1. Add your product feeds to Google Merchant Center.
  2. Link your Google Ads account.
  3. Promote your products with a Google Shopping Campaign.

As an official Google partner, Yotpo makes it easy to enhance your Google Shopping ads, by integrating eye-catching star ratings and reviews for your products and displaying Google Seller Ratings to increase brand trust.

How to Create a Google Shopping Campaign

To get listed in organic search results, all you need to do is submit one or more product feeds. But if you want to stand out in search results, a Google Shopping Campaign is the way to go.

  1. Sign in to your Google Ads account.
  2. Click Campaigns, then New Campaign.
  3. For “Campaign type,” select Shopping.
  4. Choose your advertising preferences, including campaign name, daily budget, and locations.
  5. Click Save and continue.
  6. Choose what kind of ad group you want to create (Product Shopping ad is recommended if you are new to Google Shopping).
  7. Name your ad group, select your preferences, and save.

Google Shopping Campaigns are used by companies of all sizes, because they get results.

4 Benefits of Google Shopping Ads

Google Shopping Ads present an engaging photo, customer rating, price, sale price, and more, all at a glance. Not only does this data-rich visual format drive quick decision-making, but it also has a strong influence on consumer behavior.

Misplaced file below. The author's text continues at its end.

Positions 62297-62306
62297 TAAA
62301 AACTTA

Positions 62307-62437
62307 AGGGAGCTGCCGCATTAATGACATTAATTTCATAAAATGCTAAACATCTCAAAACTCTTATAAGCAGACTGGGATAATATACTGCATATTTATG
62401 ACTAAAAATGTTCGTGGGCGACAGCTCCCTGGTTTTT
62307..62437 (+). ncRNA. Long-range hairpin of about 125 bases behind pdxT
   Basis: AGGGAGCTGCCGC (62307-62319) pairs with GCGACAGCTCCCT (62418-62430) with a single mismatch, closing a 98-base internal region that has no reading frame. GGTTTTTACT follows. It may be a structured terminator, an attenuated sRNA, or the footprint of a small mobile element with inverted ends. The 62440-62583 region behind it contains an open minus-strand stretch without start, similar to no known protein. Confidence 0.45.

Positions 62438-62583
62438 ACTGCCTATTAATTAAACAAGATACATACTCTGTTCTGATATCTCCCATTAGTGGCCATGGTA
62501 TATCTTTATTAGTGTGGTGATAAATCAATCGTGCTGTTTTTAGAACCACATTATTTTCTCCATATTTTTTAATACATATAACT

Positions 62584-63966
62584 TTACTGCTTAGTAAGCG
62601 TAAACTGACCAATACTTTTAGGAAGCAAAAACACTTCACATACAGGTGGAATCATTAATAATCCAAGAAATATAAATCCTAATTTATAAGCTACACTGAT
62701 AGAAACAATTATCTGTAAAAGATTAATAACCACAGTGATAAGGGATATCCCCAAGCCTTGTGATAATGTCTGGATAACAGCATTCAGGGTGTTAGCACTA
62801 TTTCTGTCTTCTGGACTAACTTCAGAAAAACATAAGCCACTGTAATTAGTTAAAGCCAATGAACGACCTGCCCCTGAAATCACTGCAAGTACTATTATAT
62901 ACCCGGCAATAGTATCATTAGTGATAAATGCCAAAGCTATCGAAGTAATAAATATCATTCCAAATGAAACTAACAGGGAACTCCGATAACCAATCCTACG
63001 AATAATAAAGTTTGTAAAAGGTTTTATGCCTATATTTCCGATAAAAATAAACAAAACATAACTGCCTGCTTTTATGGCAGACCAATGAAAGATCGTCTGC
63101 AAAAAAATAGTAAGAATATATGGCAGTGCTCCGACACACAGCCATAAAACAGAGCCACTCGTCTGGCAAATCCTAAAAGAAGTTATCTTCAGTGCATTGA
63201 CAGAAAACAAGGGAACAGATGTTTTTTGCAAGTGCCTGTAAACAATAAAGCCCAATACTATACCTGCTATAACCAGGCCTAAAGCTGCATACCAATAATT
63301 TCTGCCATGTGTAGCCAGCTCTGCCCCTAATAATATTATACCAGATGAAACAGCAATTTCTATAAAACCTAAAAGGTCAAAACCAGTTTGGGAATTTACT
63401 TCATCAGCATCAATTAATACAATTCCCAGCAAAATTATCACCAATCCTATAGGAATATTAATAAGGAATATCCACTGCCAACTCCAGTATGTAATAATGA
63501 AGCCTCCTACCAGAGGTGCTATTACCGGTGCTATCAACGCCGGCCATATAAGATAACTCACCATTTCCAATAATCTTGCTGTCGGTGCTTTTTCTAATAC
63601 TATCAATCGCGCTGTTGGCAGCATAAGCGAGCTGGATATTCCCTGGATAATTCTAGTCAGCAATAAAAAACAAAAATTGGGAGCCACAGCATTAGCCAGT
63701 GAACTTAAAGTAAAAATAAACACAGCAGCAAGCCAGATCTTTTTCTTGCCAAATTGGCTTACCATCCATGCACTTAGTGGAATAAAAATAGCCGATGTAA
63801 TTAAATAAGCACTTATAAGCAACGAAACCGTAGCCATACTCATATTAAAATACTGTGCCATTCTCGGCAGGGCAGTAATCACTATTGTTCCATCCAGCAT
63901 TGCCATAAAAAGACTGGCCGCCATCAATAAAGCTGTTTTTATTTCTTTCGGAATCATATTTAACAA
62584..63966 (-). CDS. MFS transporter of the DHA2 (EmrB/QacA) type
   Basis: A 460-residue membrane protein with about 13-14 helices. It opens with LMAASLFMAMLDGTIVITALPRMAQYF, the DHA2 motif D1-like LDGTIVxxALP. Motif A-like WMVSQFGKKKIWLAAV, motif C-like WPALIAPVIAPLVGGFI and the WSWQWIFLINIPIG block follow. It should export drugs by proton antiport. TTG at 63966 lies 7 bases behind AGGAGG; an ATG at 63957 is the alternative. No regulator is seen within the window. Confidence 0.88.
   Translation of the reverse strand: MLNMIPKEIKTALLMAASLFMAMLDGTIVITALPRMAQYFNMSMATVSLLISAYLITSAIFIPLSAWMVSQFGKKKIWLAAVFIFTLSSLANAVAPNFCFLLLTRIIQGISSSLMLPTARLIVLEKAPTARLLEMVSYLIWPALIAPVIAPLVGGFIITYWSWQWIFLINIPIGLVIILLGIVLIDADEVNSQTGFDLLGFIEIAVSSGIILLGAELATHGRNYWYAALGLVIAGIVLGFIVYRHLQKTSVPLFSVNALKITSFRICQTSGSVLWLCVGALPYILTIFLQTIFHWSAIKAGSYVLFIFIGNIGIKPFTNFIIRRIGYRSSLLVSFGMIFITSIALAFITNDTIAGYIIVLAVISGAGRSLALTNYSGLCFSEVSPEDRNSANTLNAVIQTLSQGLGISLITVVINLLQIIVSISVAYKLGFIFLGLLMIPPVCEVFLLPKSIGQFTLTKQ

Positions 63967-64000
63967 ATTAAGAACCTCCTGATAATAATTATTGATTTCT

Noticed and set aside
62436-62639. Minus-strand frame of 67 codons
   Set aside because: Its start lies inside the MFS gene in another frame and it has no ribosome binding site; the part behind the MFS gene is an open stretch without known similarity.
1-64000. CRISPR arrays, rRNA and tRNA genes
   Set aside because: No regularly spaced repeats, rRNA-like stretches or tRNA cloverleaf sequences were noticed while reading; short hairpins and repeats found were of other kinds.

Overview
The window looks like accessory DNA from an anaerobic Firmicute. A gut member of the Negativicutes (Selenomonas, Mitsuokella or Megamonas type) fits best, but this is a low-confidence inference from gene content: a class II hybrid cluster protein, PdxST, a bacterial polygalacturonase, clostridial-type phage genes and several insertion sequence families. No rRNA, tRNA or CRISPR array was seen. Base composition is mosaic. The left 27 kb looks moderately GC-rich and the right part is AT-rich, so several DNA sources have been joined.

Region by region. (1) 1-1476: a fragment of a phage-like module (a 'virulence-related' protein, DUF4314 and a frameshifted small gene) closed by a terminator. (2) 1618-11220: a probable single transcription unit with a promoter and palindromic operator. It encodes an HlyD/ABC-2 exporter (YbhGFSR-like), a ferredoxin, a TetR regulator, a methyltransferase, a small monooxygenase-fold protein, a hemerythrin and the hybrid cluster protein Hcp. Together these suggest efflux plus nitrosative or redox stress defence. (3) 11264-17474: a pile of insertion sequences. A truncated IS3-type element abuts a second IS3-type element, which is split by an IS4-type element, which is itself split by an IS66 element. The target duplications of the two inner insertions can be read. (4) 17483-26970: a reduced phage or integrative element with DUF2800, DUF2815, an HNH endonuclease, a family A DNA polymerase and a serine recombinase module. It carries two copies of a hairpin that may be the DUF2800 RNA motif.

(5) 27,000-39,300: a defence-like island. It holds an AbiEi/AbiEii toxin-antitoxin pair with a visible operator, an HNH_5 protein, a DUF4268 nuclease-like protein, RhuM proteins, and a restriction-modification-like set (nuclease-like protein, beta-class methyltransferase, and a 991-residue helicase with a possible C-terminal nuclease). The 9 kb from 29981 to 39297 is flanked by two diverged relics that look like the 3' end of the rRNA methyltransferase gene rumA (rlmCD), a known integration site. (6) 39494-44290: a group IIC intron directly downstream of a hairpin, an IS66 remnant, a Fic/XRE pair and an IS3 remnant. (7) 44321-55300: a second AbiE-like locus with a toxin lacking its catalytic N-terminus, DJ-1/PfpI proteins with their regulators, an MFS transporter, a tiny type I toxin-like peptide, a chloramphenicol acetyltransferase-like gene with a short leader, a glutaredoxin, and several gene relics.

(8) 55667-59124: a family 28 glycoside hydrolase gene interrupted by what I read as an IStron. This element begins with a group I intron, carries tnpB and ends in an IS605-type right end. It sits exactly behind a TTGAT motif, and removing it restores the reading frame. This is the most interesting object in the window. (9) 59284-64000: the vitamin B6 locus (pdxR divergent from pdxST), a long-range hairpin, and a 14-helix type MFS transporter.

Other benefits of Google Shopping Ads include:


As mobile eCommerce continues to grow, placement is important. With the sponsored products carousel at the top of the page, you’re more likely to reach mobile shoppers than you’d be if they had to scroll.

Higher clickthrough rates

Compared to Google Search Ads, Google Shopping Ads get more clicks. In fact, these sponsored product listings account for 60% of all clicks for Google paid advertising. High clickthrough rates means better ROI.

Easier to set up than traditional ad campaigns

If you have a large inventory of products, creating campaigns individually can be a time-consuming, painstaking process. Because Google’s platform pulls your existing product information from a feed, it’s easy to choose which products to highlight, and how.

Higher intent users

Consumers come to Google shopping to comparison shop when they already know what they’re looking for. This means that when they find it, they are more likely to buy it than someone who is just browsing.

The benefits of Google Shopping cannot be understated. It has become a critical eCommerce channel, and brands are responding to this opportunity by shifting their advertising investments from Google Search to Google Shopping.

Now that you know the basics, it’s time to learn from the pros! We asked the top Google experts to weigh in on everything from best practices for Google Shopping ads to the future of the platform. Keep reading for insights from:

  • Loren Baker: Founder, Search Engine Journal
  • Josh Duggan: Co-founder, Vervaunt
  • Craig Somerville: Managing Director, Reload Media
  • Linda Yonemoto: Digital Marketing Strategist, Tinuiti


Digging Deeper into Google Shopping Features
Chapter 02
Digging Deeper into Google Shopping Features
By Loren Baker, Founder, Search Engine Journal

Not all shoppers realize that Google Shopping is a combination of paid and organic listings. Initially, Google Shopping launched as the platform Froogle, with product listings that were indexed by a web crawler. Its functionality was similar to website indexing for products.